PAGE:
You are here

Earth First! The Underbelly Exposed

By Chris Shillock - Libertarian Labor Review (Anarcho Syndicalist Review) #6, Winter 1989

Several years ago the activist community was fired by news of a group of militant ecologists who called themselves Earth First!. Anarchists particularly felt a kinship. Earth First!’s uncompromising defense of the environment and their rejection of government stewardship of the wilderness echoed our own experience of the futility of working within the system. Their use of direct action was taken from our own history. Their full-blooded all-out enthusiasm for nature promised a robust, holistic radicalism.

Lately, as people learned more about the group, some truly disturbing facets of Earth First!’s ideology have come to light. By now it is clear that not only is Earth First! hostile to any meaningful social analysis, but it is freighted with so much nationalist and racist baggage as to make them obnoxious to any worker.

Earth First!’s philosophy, also known as Deep Ecology, is set out in a book of that name by Bill Devall and George Sessions (Peregrine Smith, Salt Lake City, 1985). It borrows from Zen Buddhism, Native American religions and from Heidegger, but is based on an immediate intuition of the “wilderness experience.” They urge us to go into the woods, to just feel. The result will be that feeling of the oneness of all creation which we have probably all known when we find ourselves alone under the stars.

Deep Ecologists go on to reason that “The well-being and flourishing of human and nonhuman Life on Earth have value in themselves…These values are independent of the usefulness of the non-human world for human purposes.” Deep Ecologists condemn other social and scientific views as “anthropocentric” in contrast to their “biocentric” outlook. This epithet is hurled throughout the pages of their journal, Earth First!, to clinch a point or to dismiss opponents.

So far, okay, aside from a few quibbles in logic. Earth First! has the potential to be a noble and passionate worldview. Instead their concept of “biocentric egalitarianism” turns the corner into a Malthusian blind alley shadowed with dark visions of a vengeful Earth lashing back at the species that uses her. Malthusianism has always been a pseudoscience serving the need of right wing ideology. In the Nineteenth Century, Social Darwinists used Malthus’ simplistic predictions of a dwindling food supply to justify doing nothing to alleviate the misery of the poor. Variations of this philosophy have been used in the Twentieth Century to buttress everything from eugenics to Third World starvation.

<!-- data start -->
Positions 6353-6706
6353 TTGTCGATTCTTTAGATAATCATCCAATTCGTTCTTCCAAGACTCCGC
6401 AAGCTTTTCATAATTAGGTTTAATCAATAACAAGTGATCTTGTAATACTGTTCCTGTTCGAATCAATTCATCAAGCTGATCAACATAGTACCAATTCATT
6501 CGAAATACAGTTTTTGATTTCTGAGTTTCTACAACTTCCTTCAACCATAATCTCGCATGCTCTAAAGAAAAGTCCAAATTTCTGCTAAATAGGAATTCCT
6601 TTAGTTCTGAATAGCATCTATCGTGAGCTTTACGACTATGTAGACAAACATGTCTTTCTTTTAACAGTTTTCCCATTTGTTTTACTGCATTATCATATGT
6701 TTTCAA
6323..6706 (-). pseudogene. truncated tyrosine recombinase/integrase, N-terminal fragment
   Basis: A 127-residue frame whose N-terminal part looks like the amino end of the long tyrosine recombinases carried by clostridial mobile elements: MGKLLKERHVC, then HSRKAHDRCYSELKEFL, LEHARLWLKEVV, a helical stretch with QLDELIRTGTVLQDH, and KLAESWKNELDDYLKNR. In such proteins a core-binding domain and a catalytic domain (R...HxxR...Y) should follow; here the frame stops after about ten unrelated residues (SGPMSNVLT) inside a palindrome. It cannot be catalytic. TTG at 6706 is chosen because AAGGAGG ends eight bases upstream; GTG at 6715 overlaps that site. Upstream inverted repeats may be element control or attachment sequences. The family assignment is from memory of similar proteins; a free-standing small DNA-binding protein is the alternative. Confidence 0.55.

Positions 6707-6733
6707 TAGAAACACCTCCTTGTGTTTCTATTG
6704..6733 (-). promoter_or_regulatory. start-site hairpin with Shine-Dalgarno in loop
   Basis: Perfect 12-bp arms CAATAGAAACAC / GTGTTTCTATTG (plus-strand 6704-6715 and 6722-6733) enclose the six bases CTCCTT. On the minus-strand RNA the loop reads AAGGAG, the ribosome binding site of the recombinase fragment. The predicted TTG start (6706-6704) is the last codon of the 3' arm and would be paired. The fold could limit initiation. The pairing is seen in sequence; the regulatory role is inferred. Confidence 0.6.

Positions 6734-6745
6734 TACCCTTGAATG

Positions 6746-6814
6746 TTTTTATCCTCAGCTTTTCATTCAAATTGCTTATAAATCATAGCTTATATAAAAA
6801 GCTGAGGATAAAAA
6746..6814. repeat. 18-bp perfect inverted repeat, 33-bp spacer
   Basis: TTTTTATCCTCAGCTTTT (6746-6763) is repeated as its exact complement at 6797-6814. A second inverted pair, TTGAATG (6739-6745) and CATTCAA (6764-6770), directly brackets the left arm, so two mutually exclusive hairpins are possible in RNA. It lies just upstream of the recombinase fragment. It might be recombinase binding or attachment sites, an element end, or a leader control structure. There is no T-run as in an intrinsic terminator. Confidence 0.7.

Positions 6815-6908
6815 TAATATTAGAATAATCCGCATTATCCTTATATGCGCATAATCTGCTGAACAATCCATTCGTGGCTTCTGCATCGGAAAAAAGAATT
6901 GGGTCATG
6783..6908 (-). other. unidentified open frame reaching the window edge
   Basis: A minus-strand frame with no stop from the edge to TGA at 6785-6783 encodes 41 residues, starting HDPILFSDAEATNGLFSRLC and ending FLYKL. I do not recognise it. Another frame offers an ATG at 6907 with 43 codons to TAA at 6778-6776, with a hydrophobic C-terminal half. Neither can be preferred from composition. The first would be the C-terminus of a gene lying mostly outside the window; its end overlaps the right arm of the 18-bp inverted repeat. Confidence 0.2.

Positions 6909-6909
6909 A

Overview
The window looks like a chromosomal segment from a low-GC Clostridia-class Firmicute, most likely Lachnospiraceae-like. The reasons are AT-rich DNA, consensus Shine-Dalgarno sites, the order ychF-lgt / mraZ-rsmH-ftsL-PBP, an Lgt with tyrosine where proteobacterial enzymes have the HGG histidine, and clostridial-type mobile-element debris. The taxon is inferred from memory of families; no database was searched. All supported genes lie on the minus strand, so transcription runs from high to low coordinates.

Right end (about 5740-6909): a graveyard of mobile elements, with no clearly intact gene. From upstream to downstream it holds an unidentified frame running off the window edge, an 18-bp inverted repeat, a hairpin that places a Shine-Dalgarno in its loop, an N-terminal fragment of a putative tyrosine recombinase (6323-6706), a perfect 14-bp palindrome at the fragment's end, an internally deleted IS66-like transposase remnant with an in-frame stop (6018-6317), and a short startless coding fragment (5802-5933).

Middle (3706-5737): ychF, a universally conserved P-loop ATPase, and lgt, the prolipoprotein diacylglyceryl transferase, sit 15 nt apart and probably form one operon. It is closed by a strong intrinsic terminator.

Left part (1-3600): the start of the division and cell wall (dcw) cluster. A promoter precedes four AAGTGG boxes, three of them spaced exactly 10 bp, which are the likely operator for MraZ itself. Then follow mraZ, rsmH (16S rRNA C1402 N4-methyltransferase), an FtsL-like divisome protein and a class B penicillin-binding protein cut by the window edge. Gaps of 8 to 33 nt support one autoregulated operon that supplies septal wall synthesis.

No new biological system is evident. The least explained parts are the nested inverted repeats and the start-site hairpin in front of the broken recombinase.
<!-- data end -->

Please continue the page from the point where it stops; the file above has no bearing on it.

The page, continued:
Earth First! has been inspired by the grim and callous mentality of the Malthusians. They maintain that only a drastic reduction of the human population of our planet will save the wilderness. They propose a population of five million in the United States living exclusively in a hunter-gatherer economy. While Earth First! does not support direct action to reduce human populations, they are quite happy to see disease and famine, poverty and exploitation take their toll. Dave Foreman, in an interview with Bill Devall, says about Ethiopia: “The best thing would be to let nature seek its own balance, to let people there just starve.” (Simply Living) . “Miss Ann Thropy” in her column in (the) Earth First! (Journal) hails AIDS as the perfect epidemic because it kills only people and not animals, a kind of ecologists’ equivalent of the neutron bomb…“If the AIDS epidemic didn’t exist, radical ecologists would have to invent one.” (Earth First! Journal, May 1, 1987)…